July 2016
Volume 57, Issue 9
Open Access
Articles  |   July 2016
The Relative Odds of Progressing by Structural and Functional Tests in Glaucoma
Author Affiliations & Notes
  • Ricardo Y. Abe
    Hamilton Glaucoma Center and Department of Ophthalmology University of California San Diego, La Jolla, California, United States
  • Alberto Diniz-Filho
    Hamilton Glaucoma Center and Department of Ophthalmology University of California San Diego, La Jolla, California, United States
  • Linda M. Zangwill
    Hamilton Glaucoma Center and Department of Ophthalmology University of California San Diego, La Jolla, California, United States
  • Carolina P. B. Gracitelli
    Hamilton Glaucoma Center and Department of Ophthalmology University of California San Diego, La Jolla, California, United States
  • Amir H. Marvasti
    Hamilton Glaucoma Center and Department of Ophthalmology University of California San Diego, La Jolla, California, United States
  • Robert N. Weinreb
    Hamilton Glaucoma Center and Department of Ophthalmology University of California San Diego, La Jolla, California, United States
  • Saif Baig
    Hamilton Glaucoma Center and Department of Ophthalmology University of California San Diego, La Jolla, California, United States
  • Felipe A. Medeiros
    Hamilton Glaucoma Center and Department of Ophthalmology University of California San Diego, La Jolla, California, United States
  • Correspondence: Felipe A. Medeiros, Hamilton Glaucoma Center, University of California, San Diego, 9500 Gilman Drive, La Jolla, CA 92093-0946, USA; fmedeiros@ucsd.edu
Investigative Ophthalmology & Visual Science July 2016, Vol.57, OCT421-OCT428. doi:10.1167/iovs.15-18940
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      Ricardo Y. Abe, Alberto Diniz-Filho, Linda M. Zangwill, Carolina P. B. Gracitelli, Amir H. Marvasti, Robert N. Weinreb, Saif Baig, Felipe A. Medeiros; The Relative Odds of Progressing by Structural and Functional Tests in Glaucoma. Invest. Ophthalmol. Vis. Sci. 2016;57(9):OCT421-OCT428. doi: 10.1167/iovs.15-18940.

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      © ARVO (1962-2015); The Authors (2016-present)

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Abstract

Purpose: The purpose of this study was to evaluate the effect of disease severity and number of tests acquired during follow-up on the relative odds of identifying progression by structural or functional tests in glaucoma.

Methods: This was an observational cohort study involving 462 eyes of 305 patients with glaucoma and 62 eyes of 49 healthy subjects. Glaucoma patients and healthy subjects were followed for an average of 3.6 ± 0.9 and 3.8 ± 0.9 years, with a median (interquantile range) of 8 (6–9) and 7 (6–8) visits, respectively. At each visit, subjects underwent visual field assessment with standard automated perimetry (SAP) and retinal nerve fiber layer (RNFL) evaluation by spectral-domain optical coherence tomography (SD-OCT). Slopes of change in SAP mean sensitivity and OCT RNFL thickness over time were estimated by linear regression using progressively cumulative visits over time. Cutoff values for age-related expected rates of change for each test were obtained from the healthy group. Progression by SD-OCT and/or SAP was determined if the slope of change was statistically significant and also lower (faster) than the fifth percentile cutoff calculated from the healthy group. A generalized estimating equation logistic regression model was used to evaluate the relative odds of progressing by OCT versus SAP in glaucoma eyes.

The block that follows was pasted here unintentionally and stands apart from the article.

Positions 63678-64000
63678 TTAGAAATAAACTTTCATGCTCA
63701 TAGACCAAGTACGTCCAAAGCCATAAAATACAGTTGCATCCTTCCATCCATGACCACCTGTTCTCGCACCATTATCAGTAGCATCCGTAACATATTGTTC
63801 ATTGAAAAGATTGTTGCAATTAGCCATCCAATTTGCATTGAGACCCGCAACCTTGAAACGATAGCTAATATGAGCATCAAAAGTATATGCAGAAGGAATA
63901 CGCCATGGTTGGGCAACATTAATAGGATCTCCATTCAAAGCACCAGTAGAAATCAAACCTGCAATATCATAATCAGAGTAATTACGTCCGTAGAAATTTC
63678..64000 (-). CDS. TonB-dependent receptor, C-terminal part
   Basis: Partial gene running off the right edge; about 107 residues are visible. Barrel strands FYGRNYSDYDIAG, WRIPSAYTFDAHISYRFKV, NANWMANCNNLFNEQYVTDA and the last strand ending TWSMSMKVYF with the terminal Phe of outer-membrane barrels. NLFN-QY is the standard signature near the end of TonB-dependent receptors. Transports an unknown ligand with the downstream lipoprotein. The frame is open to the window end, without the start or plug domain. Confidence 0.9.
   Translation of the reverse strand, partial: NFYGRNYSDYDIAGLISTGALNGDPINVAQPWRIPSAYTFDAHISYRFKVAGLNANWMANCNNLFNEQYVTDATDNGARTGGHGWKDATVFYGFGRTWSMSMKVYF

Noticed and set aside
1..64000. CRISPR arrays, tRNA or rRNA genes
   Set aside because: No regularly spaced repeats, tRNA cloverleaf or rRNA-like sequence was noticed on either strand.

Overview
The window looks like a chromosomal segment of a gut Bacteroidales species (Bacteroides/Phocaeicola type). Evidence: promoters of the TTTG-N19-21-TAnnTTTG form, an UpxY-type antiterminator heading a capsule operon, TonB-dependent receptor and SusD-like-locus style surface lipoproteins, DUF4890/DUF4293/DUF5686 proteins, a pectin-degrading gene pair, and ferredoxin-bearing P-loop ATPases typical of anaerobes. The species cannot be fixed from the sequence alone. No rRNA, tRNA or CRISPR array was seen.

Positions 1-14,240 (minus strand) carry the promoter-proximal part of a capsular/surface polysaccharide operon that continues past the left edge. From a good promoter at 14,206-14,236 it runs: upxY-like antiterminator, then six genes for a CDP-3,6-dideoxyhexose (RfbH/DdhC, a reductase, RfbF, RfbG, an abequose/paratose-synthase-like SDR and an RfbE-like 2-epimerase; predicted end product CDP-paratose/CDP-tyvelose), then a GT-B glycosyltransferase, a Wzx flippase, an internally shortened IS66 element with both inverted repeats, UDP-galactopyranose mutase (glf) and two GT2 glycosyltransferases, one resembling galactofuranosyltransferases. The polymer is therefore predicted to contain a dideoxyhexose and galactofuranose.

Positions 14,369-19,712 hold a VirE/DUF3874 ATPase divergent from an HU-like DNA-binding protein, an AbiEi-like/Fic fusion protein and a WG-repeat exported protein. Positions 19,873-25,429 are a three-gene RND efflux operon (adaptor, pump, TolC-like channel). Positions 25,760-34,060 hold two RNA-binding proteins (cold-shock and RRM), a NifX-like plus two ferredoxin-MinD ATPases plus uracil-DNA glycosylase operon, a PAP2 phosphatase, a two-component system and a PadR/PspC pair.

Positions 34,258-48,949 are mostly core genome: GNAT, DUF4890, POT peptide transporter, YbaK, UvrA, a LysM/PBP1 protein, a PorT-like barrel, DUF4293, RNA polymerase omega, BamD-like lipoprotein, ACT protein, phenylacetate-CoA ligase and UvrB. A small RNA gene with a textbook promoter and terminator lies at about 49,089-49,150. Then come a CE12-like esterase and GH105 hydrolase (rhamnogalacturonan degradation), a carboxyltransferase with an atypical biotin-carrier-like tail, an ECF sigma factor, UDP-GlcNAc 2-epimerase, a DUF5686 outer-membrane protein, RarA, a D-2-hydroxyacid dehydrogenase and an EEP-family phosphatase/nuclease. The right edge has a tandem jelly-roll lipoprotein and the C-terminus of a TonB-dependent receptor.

Results: Eyes with less severe disease at baseline had a higher chance of being detected as progressing by SD-OCT but not by SAP, whereas an increase in disease severity at baseline increased the chance that the eye would be detected as progressing by SAP but not SD-OCT. Each 1 dB higher MD was associated with a 5% increase in the odds of detecting progression by SD-OCT versus SAP (odds ratio = 1.05 per 1 dB; 95% confidence interval: 1.01–1.09; P = 0.005).

Conclusions: The ability to detect glaucoma progression by SAP versus SD-OCT is significantly influenced by the stage of disease. Our results may provide useful information for guiding clinicians on the relative utility of these tests for detecting change throughout the disease continuum.

Glaucoma is a progressive optic neuropathy associated with loss of retinal ganglion cells, leading to characteristic optic nerve and retinal nerve fiber layer (RNFL) changes and loss of visual function.1 Reduction of intraocular pressure has been shown to halt or slow down the rate of deterioration; therefore, detection of progressive damage is essential in management decisions about when to initiate or advance therapy, as well as in determining response to treatment.2,3 
Despite its fundamental importance in the management of the disease, there is no consensus with regard to the best method for detecting progression and measuring rates of change in glaucoma. Although standard automated perimetry (SAP) is the most widely used method for assessing functional loss, many patients can show progressive structural changes to the optic disc and RNFL despite the absence of detectable changes on standard perimetry. These structural losses are usually quantified by imaging technologies, such as confocal scanning laser ophthalmoscopy, scanning laser polarimetry, or optical coherence tomography (OCT).35 Structural changes have been shown to be predictive of future functional losses and to be associated with a decrease in quality of life, carrying important prognostic significance for the patient.6,7 However, a large proportion of patients with glaucoma may also show progressive functional loss on SAP in the absence of detectable structural change.8 Although several studies have attempted to clarify the reasons for this apparent disagreement, it is still unclear in what circumstances detection of progression is facilitated by one or the other method.